While LVM increased by 1.8-fold in HF (196 vs. 109 g, p < 0.002; Table 1), the failing heart in total, produced the same per-beat stroke work as in healthy hearts (SW =1.1 J; Table 2). Because Psys is comparable in HF and healthy subjects (Table 1), the total stroke work is essentially a measure of blood volume moved per beat (or the total change in blood volume, SV per beat). Thus the preservation of total SW (in Joule) is consistent with the preservation of SV in HF (83 vs. 92 ml, p = ns; Table 1) being an important early driver of cardiac remodeling [44]. Although the increase in LVM in HF is larger than the ~ 33% decline in contractile work and per-gram CK ATP energy supply, this extra mass and supply would substantially compensate for the lower mechanical efficiency of the remodeled heart (53% vs. 79% in controls, p < 0.001, with PE =6.5 W/kg in HF vs 2.9 W/kg in controls, p  <0.001). Indeed in HF, the increase in the total work, PVA (=SW + PE, in Joules), is comparable to the total increase in LVM (a 2.14/1.3 = 1.6-fold increase in PVA vs. 1.8-fold for LVM; p = ns).

Fourth, the difference between CK flux and the peak mechanical power–the CK energy reserve–nevertheless seems to provide a large surplus of energy to support cardiac function at rest in both healthy subjects (131 W/Kg; Table 2) and in HF patients (94 W/Kg). However, the reduced mechanical efficiency in HF places an additional tax on the energy available for mechanical work, if the heart is to maintain a normal peak-to-average mechanical workload (pp/pav ~ 4.8) during stress. With a mean mechanical efficiency of 53% in HF, the CK flux should be able to support a doubling of peak mechanical power for the average HF patient studied here (2pp /53% =121 W/kg, vs. the 126 W/kg supplied via CK flux; Table 2). But patients with more severe reductions in CK flux (e.g. 1.1–1.6 μmol/ gww/s [8, 17]) or with lower efficiency (Fig. 5c), may experience more significant consequences such as worsening or activity-limiting symptoms.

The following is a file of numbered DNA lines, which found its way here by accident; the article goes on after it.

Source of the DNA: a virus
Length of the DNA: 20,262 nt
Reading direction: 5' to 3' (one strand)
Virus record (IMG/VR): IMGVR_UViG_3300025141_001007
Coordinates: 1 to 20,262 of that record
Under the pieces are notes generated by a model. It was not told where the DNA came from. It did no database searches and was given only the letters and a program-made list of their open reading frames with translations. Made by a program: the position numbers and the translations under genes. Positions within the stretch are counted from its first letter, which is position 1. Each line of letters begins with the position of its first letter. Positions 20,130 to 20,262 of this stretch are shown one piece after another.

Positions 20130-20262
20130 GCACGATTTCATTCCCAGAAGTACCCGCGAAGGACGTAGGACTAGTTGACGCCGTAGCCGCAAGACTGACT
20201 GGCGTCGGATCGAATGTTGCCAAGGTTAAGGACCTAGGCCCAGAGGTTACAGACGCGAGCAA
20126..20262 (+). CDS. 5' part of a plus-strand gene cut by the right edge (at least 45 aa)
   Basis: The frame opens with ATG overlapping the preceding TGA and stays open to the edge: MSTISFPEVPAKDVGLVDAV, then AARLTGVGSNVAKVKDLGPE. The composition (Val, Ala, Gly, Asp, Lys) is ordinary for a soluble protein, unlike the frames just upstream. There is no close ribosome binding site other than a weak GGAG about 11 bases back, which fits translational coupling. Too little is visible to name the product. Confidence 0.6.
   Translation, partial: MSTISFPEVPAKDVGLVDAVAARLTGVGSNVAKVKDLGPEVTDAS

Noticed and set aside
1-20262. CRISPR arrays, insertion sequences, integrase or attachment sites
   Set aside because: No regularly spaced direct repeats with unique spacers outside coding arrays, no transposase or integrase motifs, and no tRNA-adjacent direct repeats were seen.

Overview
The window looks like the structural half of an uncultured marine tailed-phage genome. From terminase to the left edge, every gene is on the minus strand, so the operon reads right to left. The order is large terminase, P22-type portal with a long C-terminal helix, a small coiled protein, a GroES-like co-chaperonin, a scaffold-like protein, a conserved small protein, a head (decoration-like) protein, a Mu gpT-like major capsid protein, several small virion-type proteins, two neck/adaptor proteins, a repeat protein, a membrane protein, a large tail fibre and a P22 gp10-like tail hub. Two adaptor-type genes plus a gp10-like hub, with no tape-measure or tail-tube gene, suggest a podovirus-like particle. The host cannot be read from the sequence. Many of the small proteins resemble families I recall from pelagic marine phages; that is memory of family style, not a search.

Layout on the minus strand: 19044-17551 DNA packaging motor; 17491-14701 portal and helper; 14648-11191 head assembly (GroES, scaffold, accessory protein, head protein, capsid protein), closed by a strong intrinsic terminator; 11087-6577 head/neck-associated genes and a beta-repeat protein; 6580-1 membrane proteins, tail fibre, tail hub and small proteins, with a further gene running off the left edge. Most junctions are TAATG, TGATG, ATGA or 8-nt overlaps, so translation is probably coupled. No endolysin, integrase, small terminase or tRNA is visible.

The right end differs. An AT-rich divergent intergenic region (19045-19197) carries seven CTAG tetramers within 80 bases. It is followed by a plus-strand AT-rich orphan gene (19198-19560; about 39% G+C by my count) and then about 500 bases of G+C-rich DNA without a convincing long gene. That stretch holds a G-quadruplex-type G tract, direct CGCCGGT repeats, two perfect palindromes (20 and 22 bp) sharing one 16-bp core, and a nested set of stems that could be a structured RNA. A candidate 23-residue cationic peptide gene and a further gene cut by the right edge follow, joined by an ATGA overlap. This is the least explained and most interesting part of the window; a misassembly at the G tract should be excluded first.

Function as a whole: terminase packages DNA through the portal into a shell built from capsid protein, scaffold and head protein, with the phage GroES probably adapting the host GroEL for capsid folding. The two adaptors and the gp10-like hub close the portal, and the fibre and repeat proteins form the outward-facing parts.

Limitations

Until the past decade, measuring cardiac mechanical work required invasive catheter-based pressure and/or volume measurements. This limited studies to patients undergoing clinical cardiac catheterization [26, 32, 33, 4549] that generally excluded truly healthy subjects [27] and confounded comparisons with less severely compromized patients. Nevertheless, our measures of SW =1.1 ± 0.3 J/beat are not inconsistent with values of SW =0.6–1.2 J/beat [27, 31, 50] in healthy subjects and SW =0.3–1.1 J/beat [45, 48, 51] in HF (Table 3) [52]. Moreover they agree with recent noninvasive SW measurements of 1.1 J in HF and 1.2 J in healthy subjects obtained using similar CMR volumetry and arterial BP methods [31, 50, 51] as here.
Table 3

Comparison of noninvasive measurements of human cardiac mechanical work with prior studies employing catheterization techniques, ultrasound and cardiac MRI

Eff efficiency, HF congestive heart failure (prior studies, pink highlight), DCM dilated cardiomyopathy, MI prior myocardial infarction, CAD coronary artery disease, CM cardiomyopathy; HYPT hypertension, LVH left ventricular hypertrophy, HCM hypertrophic cardiomyopathy, gen genetic origin, isch patients with ischemia. Prior studies of patients who did not have heart disease are highlighted in green. *P < 0.05 vs. controls. aConverted to SI units from mmHg.ml using a factor of 1.333 × 10–4. bUsed conductance and/or pressure catheter. cUsed cine CMR for volumetry. dUsed echocardiographic volumetry